What is free will? Can we know God? And what if everyone was really buff, with abs and stuff?

Patrick Freyne: Like all great fiction, Masters of the Universe asks the big questions

Great fiction asks the big questions: What is free will? How can we step out from the shadows of our upbringing? Can we ever truly know another person? How can man find meaning in tragedy? Can we know God? What if everyone was really buff, like totally ripped with abs and pecs and stuff? In a way this is the most penetrating question of all. It is one that was asked by the creators of the Masters of the Universe series back in the 1980s, after what I presume was a pretty major gas leak at the Mattel toy company. It was a question also asked by Ernest Hemingway and Friedrich Nietzsche.

The Masters of the Universe was a children's cartoon about a delightful fantasy realm called Eternia in which everyone works out. In Eternia, it doesn't really matter if you have the head of a robot or an elephant or a snake or a skunk or a skeleton because you are united in having a really hunky body and wearing just pants. There are places on the Clontarf seafront with a very similar culture.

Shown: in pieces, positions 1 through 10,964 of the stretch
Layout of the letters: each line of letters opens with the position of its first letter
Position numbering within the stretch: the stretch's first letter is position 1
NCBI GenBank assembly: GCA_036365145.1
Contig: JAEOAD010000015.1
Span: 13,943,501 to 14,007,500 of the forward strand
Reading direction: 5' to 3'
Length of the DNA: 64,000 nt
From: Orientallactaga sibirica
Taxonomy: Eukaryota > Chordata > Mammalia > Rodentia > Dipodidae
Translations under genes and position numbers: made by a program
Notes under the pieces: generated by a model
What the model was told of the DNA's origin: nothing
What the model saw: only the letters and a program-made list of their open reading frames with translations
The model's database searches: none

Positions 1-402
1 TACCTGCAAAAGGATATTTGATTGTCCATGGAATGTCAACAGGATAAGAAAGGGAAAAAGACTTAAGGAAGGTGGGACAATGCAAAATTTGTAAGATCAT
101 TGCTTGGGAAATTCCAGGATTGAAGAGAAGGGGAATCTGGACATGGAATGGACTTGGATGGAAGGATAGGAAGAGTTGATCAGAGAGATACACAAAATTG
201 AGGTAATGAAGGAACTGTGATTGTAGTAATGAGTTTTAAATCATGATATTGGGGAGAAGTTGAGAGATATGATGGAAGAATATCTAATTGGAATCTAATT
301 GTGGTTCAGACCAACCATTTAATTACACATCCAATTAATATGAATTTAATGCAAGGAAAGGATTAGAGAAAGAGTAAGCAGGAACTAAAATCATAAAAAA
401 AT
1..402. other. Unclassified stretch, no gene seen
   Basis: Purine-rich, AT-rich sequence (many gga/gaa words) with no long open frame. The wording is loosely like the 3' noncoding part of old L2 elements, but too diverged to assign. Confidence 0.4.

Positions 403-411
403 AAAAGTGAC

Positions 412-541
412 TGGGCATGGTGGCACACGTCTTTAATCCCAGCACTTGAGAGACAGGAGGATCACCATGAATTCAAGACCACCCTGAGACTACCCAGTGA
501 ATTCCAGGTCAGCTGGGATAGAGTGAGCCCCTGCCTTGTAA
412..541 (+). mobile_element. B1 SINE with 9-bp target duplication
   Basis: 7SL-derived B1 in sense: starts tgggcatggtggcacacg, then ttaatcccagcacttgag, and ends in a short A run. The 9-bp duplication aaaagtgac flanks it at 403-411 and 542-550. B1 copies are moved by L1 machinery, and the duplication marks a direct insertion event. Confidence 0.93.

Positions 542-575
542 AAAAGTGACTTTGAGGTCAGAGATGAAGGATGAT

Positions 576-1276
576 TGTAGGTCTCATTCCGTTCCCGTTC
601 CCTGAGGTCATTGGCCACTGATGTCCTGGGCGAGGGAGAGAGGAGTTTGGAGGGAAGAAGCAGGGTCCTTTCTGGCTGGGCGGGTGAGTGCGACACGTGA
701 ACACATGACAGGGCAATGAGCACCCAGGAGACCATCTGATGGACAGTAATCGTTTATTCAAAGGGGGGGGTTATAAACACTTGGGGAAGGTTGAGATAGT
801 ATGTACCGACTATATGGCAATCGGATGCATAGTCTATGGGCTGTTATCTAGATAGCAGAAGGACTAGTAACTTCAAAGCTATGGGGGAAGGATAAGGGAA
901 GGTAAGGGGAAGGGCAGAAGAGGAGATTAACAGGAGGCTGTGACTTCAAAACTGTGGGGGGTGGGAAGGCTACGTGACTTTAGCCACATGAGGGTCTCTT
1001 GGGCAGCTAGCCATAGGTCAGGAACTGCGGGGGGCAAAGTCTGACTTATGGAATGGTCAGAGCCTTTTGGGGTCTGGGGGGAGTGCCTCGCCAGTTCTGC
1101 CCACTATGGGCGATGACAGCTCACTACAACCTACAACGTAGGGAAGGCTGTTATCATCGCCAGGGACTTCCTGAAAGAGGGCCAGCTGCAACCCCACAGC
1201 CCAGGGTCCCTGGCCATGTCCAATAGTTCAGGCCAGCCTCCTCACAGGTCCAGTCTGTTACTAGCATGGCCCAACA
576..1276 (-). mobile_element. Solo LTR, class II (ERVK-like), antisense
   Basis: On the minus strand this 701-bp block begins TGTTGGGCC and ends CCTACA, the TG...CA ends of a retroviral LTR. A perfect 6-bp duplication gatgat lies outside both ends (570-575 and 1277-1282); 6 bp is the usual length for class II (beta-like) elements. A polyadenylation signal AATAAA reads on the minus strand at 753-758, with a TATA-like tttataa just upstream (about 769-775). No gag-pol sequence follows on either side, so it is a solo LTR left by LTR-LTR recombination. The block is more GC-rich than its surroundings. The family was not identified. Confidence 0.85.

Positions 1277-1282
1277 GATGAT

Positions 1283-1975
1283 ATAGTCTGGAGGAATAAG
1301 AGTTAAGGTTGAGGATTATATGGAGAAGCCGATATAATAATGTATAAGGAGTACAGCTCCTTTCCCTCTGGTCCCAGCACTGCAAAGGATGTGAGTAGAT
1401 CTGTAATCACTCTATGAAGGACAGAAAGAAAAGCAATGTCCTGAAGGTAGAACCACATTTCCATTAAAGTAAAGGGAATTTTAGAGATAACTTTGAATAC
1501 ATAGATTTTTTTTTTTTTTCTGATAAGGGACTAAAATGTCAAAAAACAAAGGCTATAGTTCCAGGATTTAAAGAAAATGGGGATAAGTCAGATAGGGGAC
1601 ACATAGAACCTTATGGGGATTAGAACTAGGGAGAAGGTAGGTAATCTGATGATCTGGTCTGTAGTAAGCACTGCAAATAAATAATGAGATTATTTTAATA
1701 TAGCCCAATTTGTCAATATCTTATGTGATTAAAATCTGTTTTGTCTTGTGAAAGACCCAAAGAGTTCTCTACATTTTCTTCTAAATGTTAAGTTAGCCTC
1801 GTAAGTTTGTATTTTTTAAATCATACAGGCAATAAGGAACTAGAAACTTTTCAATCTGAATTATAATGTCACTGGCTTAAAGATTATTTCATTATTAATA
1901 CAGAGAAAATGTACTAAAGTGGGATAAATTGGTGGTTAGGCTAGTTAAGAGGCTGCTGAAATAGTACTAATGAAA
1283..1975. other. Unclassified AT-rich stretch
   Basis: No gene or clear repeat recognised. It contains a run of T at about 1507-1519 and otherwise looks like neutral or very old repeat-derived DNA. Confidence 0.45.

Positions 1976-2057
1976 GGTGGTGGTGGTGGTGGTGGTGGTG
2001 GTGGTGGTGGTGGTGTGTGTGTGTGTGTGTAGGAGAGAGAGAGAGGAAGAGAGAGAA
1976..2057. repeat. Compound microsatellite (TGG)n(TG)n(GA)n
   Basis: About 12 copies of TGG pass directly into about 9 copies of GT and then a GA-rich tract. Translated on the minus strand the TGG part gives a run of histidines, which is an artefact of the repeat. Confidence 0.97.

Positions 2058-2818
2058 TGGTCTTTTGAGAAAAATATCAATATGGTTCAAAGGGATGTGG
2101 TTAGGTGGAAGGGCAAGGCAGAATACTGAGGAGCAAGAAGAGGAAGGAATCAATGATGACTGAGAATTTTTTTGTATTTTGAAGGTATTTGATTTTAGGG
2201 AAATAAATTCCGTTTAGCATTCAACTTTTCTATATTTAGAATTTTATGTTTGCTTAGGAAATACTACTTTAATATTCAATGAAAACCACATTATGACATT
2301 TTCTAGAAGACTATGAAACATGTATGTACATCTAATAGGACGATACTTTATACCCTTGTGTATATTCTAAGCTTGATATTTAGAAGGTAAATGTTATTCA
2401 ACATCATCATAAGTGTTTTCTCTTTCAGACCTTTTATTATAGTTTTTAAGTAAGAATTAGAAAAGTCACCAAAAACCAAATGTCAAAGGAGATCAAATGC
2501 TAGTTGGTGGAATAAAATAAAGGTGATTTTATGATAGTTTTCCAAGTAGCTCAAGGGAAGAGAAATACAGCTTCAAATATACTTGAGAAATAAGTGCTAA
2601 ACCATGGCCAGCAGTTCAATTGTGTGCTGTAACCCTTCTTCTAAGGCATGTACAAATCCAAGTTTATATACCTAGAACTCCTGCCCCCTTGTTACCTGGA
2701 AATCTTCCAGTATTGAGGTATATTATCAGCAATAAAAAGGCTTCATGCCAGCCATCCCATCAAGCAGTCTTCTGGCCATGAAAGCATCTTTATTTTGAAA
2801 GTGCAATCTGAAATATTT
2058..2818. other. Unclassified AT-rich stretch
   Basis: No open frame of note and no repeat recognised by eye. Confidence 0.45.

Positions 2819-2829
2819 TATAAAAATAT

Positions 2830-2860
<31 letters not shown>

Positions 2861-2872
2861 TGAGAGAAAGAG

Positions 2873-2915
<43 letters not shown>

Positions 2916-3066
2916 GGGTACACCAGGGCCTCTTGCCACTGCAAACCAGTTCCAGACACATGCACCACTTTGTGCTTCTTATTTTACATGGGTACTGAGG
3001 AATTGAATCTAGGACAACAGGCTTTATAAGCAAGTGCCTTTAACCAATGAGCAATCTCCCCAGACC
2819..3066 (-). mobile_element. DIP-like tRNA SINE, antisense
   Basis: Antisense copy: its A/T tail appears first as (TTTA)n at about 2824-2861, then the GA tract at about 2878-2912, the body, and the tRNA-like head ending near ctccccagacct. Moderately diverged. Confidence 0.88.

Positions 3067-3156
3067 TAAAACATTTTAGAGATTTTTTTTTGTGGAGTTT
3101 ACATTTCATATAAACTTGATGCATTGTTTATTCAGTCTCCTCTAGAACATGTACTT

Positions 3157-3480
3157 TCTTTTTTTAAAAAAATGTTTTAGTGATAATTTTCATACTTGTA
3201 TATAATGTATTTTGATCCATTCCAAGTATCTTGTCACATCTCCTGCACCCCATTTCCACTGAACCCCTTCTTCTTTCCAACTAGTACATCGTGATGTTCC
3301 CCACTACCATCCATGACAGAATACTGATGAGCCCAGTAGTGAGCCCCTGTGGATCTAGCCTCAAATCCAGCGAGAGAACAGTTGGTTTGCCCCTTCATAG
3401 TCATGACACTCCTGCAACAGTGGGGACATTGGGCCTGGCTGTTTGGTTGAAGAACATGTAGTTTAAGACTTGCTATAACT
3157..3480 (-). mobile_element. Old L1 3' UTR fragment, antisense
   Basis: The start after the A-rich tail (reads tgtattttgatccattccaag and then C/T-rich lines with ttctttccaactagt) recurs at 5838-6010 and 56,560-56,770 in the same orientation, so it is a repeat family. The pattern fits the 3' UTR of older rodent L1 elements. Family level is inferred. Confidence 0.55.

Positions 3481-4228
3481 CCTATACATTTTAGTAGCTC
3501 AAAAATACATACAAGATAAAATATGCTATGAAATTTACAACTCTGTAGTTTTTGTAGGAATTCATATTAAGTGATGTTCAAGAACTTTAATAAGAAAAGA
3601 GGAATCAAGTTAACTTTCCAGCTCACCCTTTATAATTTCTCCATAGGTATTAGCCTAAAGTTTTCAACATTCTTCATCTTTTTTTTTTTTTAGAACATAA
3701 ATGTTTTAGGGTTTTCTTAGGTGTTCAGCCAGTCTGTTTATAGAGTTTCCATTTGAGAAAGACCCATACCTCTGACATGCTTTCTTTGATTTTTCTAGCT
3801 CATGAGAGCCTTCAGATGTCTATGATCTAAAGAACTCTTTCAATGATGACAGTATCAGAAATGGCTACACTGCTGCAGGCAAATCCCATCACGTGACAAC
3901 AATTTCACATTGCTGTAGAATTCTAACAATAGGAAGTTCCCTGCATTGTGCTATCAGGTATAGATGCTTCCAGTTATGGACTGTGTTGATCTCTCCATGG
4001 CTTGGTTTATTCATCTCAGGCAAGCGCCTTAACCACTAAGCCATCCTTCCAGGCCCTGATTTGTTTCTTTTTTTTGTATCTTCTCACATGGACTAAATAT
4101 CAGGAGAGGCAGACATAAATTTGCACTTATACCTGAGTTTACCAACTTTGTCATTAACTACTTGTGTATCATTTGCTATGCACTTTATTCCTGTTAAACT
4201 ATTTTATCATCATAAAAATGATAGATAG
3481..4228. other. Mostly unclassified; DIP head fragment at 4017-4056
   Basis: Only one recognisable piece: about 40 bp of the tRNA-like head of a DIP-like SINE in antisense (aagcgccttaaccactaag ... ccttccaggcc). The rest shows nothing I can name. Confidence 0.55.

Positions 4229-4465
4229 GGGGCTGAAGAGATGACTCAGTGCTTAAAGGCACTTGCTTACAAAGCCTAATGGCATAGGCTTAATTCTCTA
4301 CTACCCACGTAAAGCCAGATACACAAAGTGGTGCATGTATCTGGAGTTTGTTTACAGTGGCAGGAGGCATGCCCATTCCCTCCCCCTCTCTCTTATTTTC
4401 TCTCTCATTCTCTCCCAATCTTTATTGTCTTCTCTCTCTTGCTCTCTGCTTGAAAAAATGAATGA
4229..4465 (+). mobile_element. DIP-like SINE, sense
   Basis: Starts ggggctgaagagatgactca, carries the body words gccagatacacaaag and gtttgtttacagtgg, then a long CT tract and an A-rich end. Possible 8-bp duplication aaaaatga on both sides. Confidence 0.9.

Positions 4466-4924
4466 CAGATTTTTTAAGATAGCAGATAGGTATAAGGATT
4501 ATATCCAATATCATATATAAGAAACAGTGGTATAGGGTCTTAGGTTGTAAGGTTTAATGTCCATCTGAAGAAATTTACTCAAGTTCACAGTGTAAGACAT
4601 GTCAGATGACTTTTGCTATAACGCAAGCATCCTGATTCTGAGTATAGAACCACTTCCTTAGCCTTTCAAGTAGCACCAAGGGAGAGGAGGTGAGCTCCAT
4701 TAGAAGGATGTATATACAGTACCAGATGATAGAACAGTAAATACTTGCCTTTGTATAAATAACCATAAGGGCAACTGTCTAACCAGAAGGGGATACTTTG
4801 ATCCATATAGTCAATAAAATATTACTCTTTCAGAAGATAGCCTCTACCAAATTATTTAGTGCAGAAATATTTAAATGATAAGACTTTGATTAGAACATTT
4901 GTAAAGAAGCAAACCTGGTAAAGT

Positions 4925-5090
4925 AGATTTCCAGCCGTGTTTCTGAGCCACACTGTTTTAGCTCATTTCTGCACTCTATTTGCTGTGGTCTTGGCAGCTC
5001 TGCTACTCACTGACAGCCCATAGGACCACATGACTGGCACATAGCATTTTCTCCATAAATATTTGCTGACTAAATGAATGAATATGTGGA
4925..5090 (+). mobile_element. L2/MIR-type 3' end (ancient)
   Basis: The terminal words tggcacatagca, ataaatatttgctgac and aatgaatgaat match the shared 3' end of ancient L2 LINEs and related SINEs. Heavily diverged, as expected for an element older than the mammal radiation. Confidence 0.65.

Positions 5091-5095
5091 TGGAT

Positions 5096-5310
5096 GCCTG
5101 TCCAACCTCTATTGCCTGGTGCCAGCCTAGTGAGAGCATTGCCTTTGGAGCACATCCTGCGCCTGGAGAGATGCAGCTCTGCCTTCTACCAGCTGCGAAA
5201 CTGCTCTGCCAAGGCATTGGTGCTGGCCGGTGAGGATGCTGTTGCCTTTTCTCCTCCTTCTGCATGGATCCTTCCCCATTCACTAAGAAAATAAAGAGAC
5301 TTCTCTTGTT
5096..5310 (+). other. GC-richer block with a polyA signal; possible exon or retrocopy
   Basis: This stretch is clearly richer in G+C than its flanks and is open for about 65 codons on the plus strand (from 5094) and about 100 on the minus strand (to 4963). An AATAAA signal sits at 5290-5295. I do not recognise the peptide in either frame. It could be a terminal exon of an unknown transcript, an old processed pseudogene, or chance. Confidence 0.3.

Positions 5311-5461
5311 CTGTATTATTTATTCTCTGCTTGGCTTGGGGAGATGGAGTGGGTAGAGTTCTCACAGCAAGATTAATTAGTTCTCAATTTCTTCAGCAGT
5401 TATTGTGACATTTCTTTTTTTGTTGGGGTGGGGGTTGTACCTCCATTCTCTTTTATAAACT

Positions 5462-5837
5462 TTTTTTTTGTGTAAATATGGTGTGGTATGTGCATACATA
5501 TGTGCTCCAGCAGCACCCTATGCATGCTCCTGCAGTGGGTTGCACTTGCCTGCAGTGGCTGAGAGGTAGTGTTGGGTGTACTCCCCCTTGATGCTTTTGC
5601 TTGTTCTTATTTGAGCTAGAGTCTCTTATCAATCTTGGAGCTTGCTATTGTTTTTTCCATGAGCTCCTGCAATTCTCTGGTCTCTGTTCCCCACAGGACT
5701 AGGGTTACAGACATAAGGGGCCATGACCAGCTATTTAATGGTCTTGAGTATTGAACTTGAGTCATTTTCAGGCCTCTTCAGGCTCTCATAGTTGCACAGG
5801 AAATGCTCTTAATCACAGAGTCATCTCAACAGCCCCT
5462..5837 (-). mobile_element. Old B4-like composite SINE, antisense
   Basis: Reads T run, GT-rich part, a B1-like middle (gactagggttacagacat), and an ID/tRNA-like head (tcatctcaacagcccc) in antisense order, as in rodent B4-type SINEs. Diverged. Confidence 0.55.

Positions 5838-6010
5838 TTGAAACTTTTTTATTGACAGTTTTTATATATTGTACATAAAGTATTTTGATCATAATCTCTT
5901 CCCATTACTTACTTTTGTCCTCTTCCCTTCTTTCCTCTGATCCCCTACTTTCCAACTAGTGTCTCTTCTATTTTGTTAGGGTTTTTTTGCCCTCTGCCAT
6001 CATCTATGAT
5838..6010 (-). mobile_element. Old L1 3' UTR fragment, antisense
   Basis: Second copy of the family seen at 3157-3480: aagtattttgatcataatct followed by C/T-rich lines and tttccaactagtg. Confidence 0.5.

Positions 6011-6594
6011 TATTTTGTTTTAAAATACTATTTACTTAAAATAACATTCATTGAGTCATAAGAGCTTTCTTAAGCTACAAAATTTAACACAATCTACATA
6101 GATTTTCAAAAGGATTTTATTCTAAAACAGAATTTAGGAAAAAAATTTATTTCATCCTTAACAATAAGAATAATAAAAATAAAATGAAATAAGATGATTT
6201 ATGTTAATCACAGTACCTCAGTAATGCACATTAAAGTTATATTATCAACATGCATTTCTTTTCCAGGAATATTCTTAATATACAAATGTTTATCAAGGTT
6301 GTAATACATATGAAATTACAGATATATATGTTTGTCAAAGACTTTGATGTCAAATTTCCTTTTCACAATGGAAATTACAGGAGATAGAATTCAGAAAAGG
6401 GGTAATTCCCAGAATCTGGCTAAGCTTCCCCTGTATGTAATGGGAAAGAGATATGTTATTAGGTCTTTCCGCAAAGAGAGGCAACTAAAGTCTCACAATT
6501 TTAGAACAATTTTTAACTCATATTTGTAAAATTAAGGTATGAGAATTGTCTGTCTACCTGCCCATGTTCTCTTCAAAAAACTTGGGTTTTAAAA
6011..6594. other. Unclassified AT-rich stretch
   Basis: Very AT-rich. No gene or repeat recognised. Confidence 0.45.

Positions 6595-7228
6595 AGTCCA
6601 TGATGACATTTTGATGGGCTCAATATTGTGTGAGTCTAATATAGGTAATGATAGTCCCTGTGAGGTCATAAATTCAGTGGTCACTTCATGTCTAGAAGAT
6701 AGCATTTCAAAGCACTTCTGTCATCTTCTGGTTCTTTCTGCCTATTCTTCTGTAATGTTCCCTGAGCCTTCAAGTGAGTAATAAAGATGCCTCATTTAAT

The most important person in the world of Eternia is He-Man. Giving him that name follows a naming convention beloved by the people of that very literal land. In Eternia if you have the face of a skunk you will be called Stinkor and if you have the face of a skeleton you will be called Skeletor and if you have the head of a bee you will be called Buzz-Off. If I lived on Eternia, I would be named BeardFace and most people on planet Earth would be called, by default, Toothless-Screaming-Babyhead. Luckily on Eternia lots of people are born with freakishly distinctive heads, keeping confusion to a minimum.

He-Man is arguably the walking thesis statement of the whole series, a character so male they’ve put two masculine identifiers in his first name, and who gets his power by hoisting a large magic sword in the sky until a shower of lightning flies out of it. Frankly, they couldn’t have been clearer about the gender anxieties of the 1980s if they had given him completely anatomically accurate genitals, and, looking at some of the original action figures, I imagine they tried.


Critiquing a children's cartoon by revealing you're having problems masturbating to it is most definitely a win for traditional masculinity